While they are by no means the only non-state international actors, multinational corporations are perhaps the most important, wielding enormous power as they move capital, goods, and services around the world. If the dominance of multinational corporations has been viewed as a key component of globalization, then the music industry has been at the forefront of this process. The Global Jukebox (1996), a book by Robert Burnett on the international music industry, was an especially apt description of its subject. The music industry had been dominated for decades by a handful of multinational companies (often referred to as the major labels), themselves components of global media corporations with interests in film, consumer electronics, or television, as well as in other cultural industries. There were six major labels at that time (BMG, EMI, MCA, PolyGram, Sony, and Warner), and collectively they accounted for between 70 and 80 percent of global sales of recorded music (even higher in some markets) (Burnett, 1996). With branches in most major markets, they had systems in place not only for discovering and developing talent, but also for marketing this talent worldwide and for extracting maximum profits from it. The dominance of these companies depended not only on the vast amount of recorded music they controlled, but also on their control over the distribution and manufacturing of recordings, which gave them privileged access to retail outlets of all kinds. Today there remain only three major labels (Sony, Universal, and Warner), but they still control about 75 percent of the global market for recordings (Music & Copyright, 2012). More significantly, perhaps, the relation of these companies to distribution and manufacturing has changed. In Canada, for instance, none of these companies is now involved in the physical logistics of either function. Although they still nominally act as distributors for their own product, as well as that of other record companies, the term “distributor” has come to refer less to the mover of music content and more to the role of exploiting the rights for musical content within a defined territory, with a particular emphasis on marketing and sales. The dominance of the major labels now rests on their still considerable power in these areas, as well as on the enormous catalogues of music they own.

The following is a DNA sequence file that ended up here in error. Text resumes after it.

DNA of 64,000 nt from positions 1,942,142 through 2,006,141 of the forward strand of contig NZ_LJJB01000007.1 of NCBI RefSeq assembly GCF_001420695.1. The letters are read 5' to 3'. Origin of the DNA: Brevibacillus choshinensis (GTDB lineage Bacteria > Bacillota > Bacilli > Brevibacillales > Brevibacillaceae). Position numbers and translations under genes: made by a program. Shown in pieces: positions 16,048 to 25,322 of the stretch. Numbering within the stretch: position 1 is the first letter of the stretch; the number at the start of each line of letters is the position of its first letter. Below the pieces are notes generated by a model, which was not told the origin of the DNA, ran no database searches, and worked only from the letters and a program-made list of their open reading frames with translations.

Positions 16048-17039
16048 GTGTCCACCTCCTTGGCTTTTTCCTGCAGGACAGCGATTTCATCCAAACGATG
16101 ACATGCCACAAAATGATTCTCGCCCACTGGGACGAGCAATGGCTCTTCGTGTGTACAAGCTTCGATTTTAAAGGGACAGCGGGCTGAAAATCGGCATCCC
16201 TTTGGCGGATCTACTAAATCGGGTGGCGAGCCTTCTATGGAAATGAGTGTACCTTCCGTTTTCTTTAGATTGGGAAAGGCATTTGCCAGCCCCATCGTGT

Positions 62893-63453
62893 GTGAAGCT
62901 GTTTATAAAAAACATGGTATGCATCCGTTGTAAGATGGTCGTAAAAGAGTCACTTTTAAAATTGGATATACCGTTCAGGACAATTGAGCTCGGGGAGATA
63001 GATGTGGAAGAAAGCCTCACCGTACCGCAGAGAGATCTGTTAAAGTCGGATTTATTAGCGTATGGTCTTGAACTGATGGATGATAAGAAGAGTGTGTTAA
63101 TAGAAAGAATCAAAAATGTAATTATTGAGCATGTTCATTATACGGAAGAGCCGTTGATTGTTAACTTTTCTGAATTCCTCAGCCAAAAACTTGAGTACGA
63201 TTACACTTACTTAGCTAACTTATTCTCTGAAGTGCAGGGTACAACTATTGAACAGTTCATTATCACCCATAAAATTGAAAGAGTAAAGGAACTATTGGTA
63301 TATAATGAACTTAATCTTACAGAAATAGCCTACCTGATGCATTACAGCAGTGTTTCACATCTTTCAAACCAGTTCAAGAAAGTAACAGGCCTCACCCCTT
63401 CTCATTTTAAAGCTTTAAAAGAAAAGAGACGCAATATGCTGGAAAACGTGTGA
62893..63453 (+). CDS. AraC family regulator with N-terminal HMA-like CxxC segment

Alongside the major labels, there have always been a far greater number of so-called independent or indie record labels, which account for the other 25 percent or so of the market for recorded music. In Canada, this figure is higher, about 30 percent, according to Music Canada (2012). At the most basic level independents are simply those companies that are not the major multinationals, although the implications of their different status and their relationship with major labels have been open to a wide array of interpretations. Independents have been viewed variously as the innovators in terms of new or marginal genres and styles. They may be opposed to, or outside the scope of, the major labels (Hesmondhalgh, 1999; Peterson & Berger, 1990). They may work in cooperation with the major labels (Wikström, 2009), or they may operate simply as smaller versions of the same (Negus, 1992). The term “independent” may conceal as much as it clarifies, inasmuch as there is a great deal of variation in terms of the size, business practices, and character of the many thousands of companies that are not major labels. In Canada, independence has usually also meant being Canadian, although one of the major labels (Universal) was, for a very brief period in 1990s, a Canadian-owned company. Edwardson (2008) notes the role of multinational record labels in the careers of most of Canada’s globally successful artists. Even if he does not explicitly say so, this marks another fracture between the easy identification of Canada’s culture and its cultural industries. It demonstrates that the development of Canadian talent may be undertaken as easily by foreign-owned multinationals as by Canadian companies. That said, Canadian-owned companies have issued the vast majority of Canadian recordings and continue to do so.